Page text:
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Elevated levels of OH observed in haze events during wintertime in central Beijing

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  • Eloise Slater
  • Lisa K. Whalley
  • Robert Woodward-Massey
  • Chunxiang Ye
  • James D. Lee
  • Freja Squires
  • James R. Hopkins
  • Rachel E. Dunmore
  • Jacqueline F. Hamilton
  • Alastair C. Lewis
  • Leigh R. Crilley
  • Louisa J. Kramer
  • William J. Bloss
  • Tuan Vu
  • Yele Sun
  • Weiqi Xu
  • Siyao Yue
  • Lujie Ren
  • Xinming Wang
  • Pingqing Fu
  • Dwayne E. Heard
<mark>Journal publication date</mark>2/12/2020
<mark>Journal</mark>Atmospheric Chemistry and Physics
Number of pages24
Pages (from-to)14847-14871
Publication StatusPublished
<mark>Original language</mark>English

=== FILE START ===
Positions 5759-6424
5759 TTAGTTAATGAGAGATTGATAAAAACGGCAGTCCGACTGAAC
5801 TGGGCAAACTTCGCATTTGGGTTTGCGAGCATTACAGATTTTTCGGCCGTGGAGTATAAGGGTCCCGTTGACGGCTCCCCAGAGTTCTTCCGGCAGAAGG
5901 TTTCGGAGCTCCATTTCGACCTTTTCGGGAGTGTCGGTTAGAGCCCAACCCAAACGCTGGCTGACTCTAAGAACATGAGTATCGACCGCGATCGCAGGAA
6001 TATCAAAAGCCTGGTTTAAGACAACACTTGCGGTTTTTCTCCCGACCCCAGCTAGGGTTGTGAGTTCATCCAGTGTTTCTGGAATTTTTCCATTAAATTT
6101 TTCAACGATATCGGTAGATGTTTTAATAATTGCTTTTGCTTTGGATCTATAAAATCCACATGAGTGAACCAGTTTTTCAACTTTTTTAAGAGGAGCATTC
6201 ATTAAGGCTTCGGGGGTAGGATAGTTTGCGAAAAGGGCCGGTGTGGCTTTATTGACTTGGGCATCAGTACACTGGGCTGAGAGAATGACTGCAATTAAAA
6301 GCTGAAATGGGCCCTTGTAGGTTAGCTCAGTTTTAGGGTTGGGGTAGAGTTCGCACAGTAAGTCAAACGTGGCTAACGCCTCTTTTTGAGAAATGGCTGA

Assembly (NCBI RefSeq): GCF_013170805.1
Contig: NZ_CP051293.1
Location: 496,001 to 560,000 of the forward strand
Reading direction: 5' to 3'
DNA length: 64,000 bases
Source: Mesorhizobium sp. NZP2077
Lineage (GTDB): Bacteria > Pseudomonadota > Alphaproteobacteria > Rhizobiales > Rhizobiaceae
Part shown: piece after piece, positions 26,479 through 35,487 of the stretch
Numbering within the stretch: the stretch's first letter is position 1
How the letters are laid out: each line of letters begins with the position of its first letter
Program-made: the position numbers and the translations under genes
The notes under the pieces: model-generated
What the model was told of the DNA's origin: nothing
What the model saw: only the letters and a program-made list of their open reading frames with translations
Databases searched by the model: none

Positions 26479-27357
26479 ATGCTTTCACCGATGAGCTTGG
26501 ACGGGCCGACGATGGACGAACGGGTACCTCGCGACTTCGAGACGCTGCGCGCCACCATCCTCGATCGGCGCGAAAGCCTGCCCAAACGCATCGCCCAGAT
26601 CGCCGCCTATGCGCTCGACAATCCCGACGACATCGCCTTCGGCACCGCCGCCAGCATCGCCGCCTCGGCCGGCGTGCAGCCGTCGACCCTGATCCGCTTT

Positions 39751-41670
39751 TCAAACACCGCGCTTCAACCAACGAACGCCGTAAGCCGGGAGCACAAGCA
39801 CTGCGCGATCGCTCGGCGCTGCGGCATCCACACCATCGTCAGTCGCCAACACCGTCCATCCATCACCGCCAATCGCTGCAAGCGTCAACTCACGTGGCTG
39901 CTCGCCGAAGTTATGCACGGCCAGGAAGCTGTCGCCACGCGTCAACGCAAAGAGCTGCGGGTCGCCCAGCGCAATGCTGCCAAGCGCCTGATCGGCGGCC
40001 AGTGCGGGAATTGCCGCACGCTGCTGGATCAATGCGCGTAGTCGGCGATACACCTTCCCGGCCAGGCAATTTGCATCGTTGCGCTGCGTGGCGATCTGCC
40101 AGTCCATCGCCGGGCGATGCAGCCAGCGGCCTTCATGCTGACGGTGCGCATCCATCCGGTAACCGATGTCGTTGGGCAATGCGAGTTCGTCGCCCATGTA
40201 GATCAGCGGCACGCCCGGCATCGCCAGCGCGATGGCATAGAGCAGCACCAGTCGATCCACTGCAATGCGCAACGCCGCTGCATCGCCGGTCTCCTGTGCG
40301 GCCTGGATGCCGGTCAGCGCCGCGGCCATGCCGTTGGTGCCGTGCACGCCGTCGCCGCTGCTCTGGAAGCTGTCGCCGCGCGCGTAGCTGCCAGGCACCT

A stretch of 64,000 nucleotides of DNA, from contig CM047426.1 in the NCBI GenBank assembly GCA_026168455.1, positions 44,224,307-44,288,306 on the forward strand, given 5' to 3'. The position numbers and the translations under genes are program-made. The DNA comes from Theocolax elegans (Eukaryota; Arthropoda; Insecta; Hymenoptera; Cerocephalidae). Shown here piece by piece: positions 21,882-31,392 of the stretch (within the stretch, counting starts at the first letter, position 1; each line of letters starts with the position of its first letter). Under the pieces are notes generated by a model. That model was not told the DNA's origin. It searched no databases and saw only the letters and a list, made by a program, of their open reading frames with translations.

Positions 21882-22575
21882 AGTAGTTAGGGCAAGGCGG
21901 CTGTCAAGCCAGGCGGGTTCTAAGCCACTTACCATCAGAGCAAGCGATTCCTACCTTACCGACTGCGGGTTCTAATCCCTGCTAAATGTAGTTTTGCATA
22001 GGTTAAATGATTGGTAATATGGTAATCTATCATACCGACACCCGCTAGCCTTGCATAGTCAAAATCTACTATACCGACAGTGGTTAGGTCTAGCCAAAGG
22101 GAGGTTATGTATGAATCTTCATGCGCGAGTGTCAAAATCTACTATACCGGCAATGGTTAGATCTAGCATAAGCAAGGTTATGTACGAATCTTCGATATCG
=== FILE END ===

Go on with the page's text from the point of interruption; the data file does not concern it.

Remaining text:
Wintertime in situ measurements of OH, HO2 and RO2 radicals and OH reactivity were made in central Beijing during November and December 2016. Exceptionally elevated NO was observed on occasions, up to ∼250 ppbv. The daily maximum mixing ratios for radical species varied significantly day-to-day over the ranges 1–8×106 cm−3 (OH), 0.2–1.5×108 cm−3 (HO2) and 0.3–2.5×108 cm−3 (RO2). Averaged over the full observation period, the mean daytime peak in radicals was 2.7×106, 0.39×108 and 0.88×108 cm−3 for OH, HO2 and total RO2, respectively. The main daytime source of new radicals via initiation processes (primary production) was the photolysis of HONO (∼83 %), and the dominant termination pathways were the reactions of OH with NO and NO2, particularly under polluted haze conditions. The Master Chemical Mechanism (MCM) v3.3.1 operating within a box model was used to simulate the concentrations of OH, HO2 and RO2. The model underpredicted OH, HO2 and RO2, especially when NO mixing ratios were high (above 6 ppbv). The observation-to-model ratio of OH, HO2 and RO2 increased from ∼1 (for all radicals) at 3 ppbv of NO to a factor of ∼3, ∼20 and ∼91 for OH, HO2 and RO2, respectively, at ∼200 ppbv of NO. The significant underprediction of radical concentrations by the MCM suggests a deficiency in the representation of gas-phase chemistry at high NOx. The OH concentrations were surprisingly similar (within 20 % during the day) in and outside of haze events, despite j(O1D) decreasing by 50 % during haze periods. These observations provide strong evidence that gas-phase oxidation by OH can continue to generate secondary pollutants even under high-pollution episodes, despite the reduction in photolysis rates within haze.